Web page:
Home / Opinion / Columns /  Nostalgia holds lessons for new financial institutions

British band Pink Floyd’s 1978 stylised rock opera, The Wall, was a searing commentary on alienation, disjointed families, cruel societies and war, including its twee evocation of World War II nostalgia: “Does anybody here remember Vera Lynn?" The Indian government’s current legislative run similarly induces nostalgia that, hopefully, will not overlook lessons learnt from past mistakes.

On 23 March, the Lok Sabha passed The National Bank for Financing Infrastructure and Development (NBFID) Bill, 2021, seeking to establish a development finance institution (DFI) to fund infrastructure. This was finance minister Nirmala Sitharaman fulfilling her budget promise. The government will initially own 100% of the proposed NBFID’s 20,000-crore share capital, which will be reduced later to 26% by selling equity to banks, multilateral institutions, sovereign wealth funds, pension funds and insurers.

The government will also support NBFID in raising cheap, long-term finance. Apart from the initial share capital, the government will also provide a 5,000-crore grant at the end of its first financial year, presumably to defray initial costs; it has also committed to guarantee, at negligible cost, NBFID’s borrowings and bond issuances in the domestic and overseas markets. In addition, the government will underwrite NBFID’s foreign exchange hedging costs.

These are comfort factors for any infrastructure financing agency set up in India. DFIs of the pre-reform era were converted into commercial banks (or languished) after their access to cheap finance dried up. DFI bonds were earlier eligible for investment by banks to meet their mandatory statutory liquidity ratio (SLR) requirements, so that paper had ready takers. Once the SLR tag was removed, DFIs could raise only short-to-medium-term finance at market rates. This demolished their core business model. NBFID’s future seems somewhat secure on that count.

But there are other concerns. It might be instructive to study the fortunes of two infrastructure financing institutions set up in the public sector with direct and indirect government stakes: IL&FS Ltd and IDFC Ltd. The problems dogging IL&FS and IDFC are seemingly different on the surface, but similar at their core.

The problems of IL&FS, set up in 1990 as a non-banking financial company, have now been well documented after its collapse in 2018. IL&FS had borrowed short-term loans to finance long-term infrastructure assets and was thrown off this unstable carousel when a slowing economy and political interference forced infrastructure borrowers to stop repaying loans. Also, it had grown unwieldy, was mismanaged, and escaped scrutiny for too long by handing out plum postings to select bureaucrats.

P. Chidambaram’s July 1996 budget speech announced the setting up of IDFC to address the lack of long-term infrastructure financing, with both the government and Reserve Bank of India (RBI) contributing 500 crore each as start-up capital. In 2004, interference by Delhi-based bureaucrats ignited an internal rebellion; seven senior executives resigned, which included then managing director Nasser Munjee and chief policy advisor Urjit Patel (appointed RBI governor in 2016). Sounds familiar? Delhi mandarins were upset with the slow growth of infrastructure loans; the executives said that the book was growing cautiously due to lack of bankable projects. Cut to 2021. IDFC, created originally to finance infrastructure projects, has since then wound down its project finance book. It transferred its lending business to IDFC First Bank, which has more than halved its infrastructure book from 26,832 crore in March 2018 to 11,602 crore by December 2020. Former bureaucrat and current IDFC Ltd chairman Vinod Rai’s statement in its 2019-20 annual report is revelatory: “…we continued steadfast on our charted strategic direction of divesting non-retail businesses and investing to grow our retail businesses…We have now completely exited our non-retail businesses." Ironically, as a government nominee on IDFC’s board in 2004, Rai was part of an effort to convert IDFC Ltd into a State Bank of India subsidiary because it was not disbursing infrastructure loans fast enough.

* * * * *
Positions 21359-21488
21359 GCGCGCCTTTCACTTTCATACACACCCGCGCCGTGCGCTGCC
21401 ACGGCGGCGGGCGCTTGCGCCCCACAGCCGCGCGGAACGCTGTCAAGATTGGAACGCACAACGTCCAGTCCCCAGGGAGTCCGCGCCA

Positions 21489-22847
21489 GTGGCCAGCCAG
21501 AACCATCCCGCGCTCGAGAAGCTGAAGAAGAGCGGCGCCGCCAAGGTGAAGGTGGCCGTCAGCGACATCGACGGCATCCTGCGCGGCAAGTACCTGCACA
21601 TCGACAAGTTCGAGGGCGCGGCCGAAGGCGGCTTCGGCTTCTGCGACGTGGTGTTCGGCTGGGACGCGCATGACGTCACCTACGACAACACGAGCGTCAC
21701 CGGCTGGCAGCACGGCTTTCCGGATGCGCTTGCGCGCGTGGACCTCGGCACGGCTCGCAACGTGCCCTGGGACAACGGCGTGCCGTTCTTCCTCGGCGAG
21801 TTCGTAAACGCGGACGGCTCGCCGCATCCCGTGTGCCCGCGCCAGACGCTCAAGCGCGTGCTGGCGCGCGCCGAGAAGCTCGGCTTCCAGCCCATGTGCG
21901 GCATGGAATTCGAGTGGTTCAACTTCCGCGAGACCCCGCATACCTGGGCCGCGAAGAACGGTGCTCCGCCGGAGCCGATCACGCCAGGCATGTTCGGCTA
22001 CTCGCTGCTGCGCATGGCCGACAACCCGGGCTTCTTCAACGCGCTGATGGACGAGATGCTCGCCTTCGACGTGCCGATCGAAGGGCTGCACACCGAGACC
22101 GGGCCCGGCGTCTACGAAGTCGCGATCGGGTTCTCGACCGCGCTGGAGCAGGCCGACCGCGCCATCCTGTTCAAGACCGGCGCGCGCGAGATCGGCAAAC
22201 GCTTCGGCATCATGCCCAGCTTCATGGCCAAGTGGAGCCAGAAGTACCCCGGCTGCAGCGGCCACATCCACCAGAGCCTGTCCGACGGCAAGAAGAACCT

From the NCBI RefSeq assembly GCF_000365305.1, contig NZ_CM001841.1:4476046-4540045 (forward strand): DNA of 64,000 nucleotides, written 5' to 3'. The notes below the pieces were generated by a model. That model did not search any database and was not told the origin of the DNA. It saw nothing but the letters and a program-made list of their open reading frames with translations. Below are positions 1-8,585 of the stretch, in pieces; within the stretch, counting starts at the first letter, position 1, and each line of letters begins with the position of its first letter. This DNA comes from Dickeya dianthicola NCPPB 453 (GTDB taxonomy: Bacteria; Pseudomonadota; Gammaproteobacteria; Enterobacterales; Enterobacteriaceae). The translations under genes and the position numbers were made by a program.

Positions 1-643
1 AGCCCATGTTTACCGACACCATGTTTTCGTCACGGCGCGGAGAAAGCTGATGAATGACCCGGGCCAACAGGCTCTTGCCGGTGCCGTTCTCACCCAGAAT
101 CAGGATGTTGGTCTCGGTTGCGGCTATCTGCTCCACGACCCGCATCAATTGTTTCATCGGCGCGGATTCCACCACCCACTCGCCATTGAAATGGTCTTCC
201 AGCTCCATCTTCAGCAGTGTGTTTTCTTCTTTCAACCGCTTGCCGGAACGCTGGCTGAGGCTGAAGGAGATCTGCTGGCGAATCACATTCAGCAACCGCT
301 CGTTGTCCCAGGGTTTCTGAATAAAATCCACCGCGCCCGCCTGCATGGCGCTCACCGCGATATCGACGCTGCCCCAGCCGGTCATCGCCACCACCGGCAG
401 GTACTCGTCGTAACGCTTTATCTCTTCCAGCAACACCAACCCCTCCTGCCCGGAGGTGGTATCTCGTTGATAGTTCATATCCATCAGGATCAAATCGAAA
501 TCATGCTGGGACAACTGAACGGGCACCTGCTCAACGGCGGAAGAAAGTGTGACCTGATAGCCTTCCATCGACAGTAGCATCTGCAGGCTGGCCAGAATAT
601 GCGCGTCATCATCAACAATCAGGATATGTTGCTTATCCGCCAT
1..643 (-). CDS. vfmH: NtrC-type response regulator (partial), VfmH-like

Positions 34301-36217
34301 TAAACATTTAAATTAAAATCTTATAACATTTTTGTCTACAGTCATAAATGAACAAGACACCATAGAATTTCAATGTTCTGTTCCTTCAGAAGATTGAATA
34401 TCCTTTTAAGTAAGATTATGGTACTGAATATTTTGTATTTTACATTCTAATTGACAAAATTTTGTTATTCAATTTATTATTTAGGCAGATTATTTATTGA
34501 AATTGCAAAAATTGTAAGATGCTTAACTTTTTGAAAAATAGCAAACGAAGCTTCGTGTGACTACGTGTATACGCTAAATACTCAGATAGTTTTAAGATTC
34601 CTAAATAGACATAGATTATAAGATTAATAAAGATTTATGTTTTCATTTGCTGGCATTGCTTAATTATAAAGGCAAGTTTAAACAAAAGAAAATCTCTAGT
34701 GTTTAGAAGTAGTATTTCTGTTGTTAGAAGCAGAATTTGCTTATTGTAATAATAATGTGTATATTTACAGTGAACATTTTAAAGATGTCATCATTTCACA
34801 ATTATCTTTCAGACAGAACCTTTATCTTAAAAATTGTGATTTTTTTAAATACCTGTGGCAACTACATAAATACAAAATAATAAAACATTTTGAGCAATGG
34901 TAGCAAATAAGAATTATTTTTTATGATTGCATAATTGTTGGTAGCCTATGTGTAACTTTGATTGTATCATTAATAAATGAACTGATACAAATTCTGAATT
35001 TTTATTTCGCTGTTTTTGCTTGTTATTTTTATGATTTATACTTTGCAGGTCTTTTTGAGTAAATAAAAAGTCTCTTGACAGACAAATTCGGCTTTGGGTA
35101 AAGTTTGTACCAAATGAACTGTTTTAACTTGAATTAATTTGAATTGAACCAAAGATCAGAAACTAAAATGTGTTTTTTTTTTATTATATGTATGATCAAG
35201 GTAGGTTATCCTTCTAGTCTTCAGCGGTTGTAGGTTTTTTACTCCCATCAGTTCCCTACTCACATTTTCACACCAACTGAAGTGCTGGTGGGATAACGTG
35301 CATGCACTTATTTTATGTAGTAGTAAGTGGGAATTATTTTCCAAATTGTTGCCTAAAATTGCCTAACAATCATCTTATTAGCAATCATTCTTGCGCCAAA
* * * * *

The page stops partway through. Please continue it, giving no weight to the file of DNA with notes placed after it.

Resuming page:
Sitharaman’s 2021-22 Budget speech also mentioned the creation of another institution which will acquire the banking sector’s stressed assets, manage them and eventually dispose them. Cue the Pink Floyd song again: “Does anybody here remember Industrial Investment Bank of India?" Launched in 1971 as Industrial Reconstruction Corporation of India, then renamed Industrial Reconstruction Bank of India and finally re-purposed as Industrial Investment Bank of India, the institution was eventually shut down in 2012. Mandated with nursing sick and weak companies, it collapsed under this onerous burden, betrayed by a campaign finance system that favoured embezzling entrepreneurs over a robust resolution process.

The short lesson is this: Fix the distorted demand side before increasing supply. Any number of institutions can be launched, but cannot be expected to work miracles in a corroded system. Bankers at Mint’s Annual Banking Conclave in February 2020 had one recurring collective concern: banks can price commercial, operational or market risk, but have no control over political risk, which has hobbled many infrastructure projects in India. No financing institution can address this problem.

Rajrishi Singhal is a policy consultant, journalist and author. His Twitter handle is @rajrishisinghal.

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